Triply eclipsing solar system discovered by Kepler spacecraft

“This movie shows the dynamical evolution of the KOI-126 system over the time of the Kepler spacecraft observations used in the determination of the system parameters. The thin top panel shows the three stars (A, B, and C) relative to the barycenter of the system as viewed from an observer situated in the plane of the orbit of (B,C) about A. The top right panel shows the action from the frame centered on A, while the lower right panel is in the frame centered on the center of mass of (B,C). The large yellow star is KOI-126 A, and the smaller salmon-colored and red stars are KOI-126 B and C, respectively. Sizes and distances are to scale; however, fluxes are not. The moving time series shows the total flux from all three stars. The gray points are actual data.” Supplementary information from the paper Joshua A. Carter et al., “KOI-126: A Triply Eclipsing Hierarchical Triple with Two Low-Mass Stars,” Science Express, Published Online 11 January 2011.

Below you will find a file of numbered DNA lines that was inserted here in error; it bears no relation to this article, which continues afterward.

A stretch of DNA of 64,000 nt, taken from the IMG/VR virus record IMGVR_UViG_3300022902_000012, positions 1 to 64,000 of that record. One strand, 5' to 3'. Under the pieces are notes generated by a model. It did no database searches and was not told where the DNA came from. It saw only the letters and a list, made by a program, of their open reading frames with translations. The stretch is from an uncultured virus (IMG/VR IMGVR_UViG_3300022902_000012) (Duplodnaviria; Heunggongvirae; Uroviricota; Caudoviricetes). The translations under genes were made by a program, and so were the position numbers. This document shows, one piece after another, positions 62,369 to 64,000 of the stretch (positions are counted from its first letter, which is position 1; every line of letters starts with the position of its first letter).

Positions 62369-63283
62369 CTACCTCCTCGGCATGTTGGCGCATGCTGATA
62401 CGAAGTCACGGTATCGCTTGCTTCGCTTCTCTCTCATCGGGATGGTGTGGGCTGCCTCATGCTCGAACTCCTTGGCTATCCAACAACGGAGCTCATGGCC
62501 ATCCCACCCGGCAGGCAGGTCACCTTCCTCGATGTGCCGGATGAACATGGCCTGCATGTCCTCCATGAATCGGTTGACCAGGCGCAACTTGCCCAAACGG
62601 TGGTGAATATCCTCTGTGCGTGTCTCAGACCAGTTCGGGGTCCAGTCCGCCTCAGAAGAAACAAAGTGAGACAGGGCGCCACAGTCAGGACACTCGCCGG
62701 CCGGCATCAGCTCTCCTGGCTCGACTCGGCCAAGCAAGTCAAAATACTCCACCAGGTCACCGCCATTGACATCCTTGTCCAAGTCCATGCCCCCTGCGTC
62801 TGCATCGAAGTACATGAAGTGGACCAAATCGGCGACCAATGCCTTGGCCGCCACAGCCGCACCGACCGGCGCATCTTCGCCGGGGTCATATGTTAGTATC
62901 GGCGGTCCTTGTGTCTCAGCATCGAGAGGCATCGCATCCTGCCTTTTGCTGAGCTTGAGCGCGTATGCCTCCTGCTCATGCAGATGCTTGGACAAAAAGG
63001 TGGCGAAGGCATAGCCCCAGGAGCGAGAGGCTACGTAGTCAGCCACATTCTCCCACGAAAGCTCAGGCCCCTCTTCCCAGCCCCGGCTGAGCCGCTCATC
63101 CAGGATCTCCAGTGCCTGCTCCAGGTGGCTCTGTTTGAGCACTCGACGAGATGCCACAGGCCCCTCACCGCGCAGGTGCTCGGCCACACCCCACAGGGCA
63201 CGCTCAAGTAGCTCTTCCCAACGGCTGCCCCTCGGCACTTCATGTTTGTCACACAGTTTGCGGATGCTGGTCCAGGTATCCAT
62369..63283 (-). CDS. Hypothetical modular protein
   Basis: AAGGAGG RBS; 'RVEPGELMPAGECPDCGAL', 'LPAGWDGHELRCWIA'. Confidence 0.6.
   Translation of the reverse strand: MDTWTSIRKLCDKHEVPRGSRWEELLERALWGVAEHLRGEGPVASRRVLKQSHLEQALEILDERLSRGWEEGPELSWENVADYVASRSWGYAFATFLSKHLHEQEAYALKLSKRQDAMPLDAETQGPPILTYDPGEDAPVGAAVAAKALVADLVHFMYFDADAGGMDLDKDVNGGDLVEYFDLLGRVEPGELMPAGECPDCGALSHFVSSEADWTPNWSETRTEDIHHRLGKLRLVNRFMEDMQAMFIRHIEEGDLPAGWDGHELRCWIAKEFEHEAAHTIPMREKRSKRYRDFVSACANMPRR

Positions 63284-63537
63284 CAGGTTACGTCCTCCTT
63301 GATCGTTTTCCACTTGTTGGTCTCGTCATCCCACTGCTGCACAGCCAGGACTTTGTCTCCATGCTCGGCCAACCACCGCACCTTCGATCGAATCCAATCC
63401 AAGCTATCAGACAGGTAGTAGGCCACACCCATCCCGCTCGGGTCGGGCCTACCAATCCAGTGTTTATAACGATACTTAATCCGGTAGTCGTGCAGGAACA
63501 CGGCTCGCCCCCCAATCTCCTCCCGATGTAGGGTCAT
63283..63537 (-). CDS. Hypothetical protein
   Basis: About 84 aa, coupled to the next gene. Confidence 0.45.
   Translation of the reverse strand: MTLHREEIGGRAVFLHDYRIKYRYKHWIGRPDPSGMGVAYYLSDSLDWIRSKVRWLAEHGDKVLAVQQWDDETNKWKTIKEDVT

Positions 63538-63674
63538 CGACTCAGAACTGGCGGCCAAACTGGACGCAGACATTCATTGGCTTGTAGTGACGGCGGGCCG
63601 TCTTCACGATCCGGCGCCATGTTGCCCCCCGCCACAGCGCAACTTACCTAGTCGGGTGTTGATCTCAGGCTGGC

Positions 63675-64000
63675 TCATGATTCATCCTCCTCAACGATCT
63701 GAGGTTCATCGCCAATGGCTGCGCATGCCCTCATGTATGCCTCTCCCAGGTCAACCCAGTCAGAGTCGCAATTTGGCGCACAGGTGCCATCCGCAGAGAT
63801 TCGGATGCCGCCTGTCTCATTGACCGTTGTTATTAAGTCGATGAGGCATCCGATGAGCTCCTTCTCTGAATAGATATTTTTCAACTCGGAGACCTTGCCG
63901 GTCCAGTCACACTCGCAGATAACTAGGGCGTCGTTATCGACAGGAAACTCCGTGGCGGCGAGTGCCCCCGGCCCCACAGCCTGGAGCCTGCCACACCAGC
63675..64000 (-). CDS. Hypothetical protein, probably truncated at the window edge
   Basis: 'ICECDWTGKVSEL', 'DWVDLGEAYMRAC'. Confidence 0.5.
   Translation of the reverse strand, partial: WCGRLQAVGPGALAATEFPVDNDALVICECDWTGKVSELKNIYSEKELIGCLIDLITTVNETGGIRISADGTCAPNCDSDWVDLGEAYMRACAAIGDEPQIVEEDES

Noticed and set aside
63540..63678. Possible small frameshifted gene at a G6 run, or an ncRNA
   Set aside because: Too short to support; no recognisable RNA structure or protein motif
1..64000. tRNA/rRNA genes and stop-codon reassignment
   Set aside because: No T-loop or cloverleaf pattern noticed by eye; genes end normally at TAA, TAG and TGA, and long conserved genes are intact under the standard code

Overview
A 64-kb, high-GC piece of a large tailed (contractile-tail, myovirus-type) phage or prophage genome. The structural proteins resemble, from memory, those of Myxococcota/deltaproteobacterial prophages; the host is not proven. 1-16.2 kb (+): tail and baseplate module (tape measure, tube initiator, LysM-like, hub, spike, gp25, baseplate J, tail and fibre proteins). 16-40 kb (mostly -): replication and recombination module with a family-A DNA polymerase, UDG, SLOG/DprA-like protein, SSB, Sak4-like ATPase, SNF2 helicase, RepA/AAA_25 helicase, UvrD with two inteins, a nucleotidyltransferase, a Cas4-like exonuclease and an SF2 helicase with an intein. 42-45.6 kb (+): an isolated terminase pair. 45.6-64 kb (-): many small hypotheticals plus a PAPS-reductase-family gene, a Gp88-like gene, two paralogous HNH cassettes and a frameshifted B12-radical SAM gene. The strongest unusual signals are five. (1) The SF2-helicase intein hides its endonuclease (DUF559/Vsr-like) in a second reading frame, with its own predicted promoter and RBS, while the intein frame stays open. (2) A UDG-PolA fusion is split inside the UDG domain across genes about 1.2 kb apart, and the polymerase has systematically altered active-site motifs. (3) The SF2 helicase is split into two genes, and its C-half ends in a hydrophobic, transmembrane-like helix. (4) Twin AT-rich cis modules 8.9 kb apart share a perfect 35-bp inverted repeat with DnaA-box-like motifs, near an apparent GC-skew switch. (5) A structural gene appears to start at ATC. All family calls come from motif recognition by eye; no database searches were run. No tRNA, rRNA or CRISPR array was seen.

“The Kepler spacecraft has been monitoring the light from 150,000 stars in its primary quest to detect transiting exoplanets. The authors have reported on the detection of an eclipsing stellar hierarchical triple, identified in the Kepler photometry. KOI-126 (A, (B, C)), is composed of a low-mass binary (masses MB = 0.2413 ± 0.0030 M☉, MC = 0.2127 ± 0.0026 M☉; radii RB = 0.2543 ± 0.0014 R☉, RC = 0.2318 ± 0.0013 R☉; orbital period P1 = 1.76713 ± 0.00019 days) on an eccentric orbit about a third star (mass MA = 1.347 ± 0.032 M☉; radius RA = 2.0254 ± 0.0098 R☉; period of orbit around the low-mass binary P2 = 33.9214 ± 0.0013 days; eccentricity of that orbit e2 = 0.3043 ± 0.0024). The low-mass pair probe the poorly sampled fully convective stellar domain offering a crucial benchmark for theoretical stellar models.”

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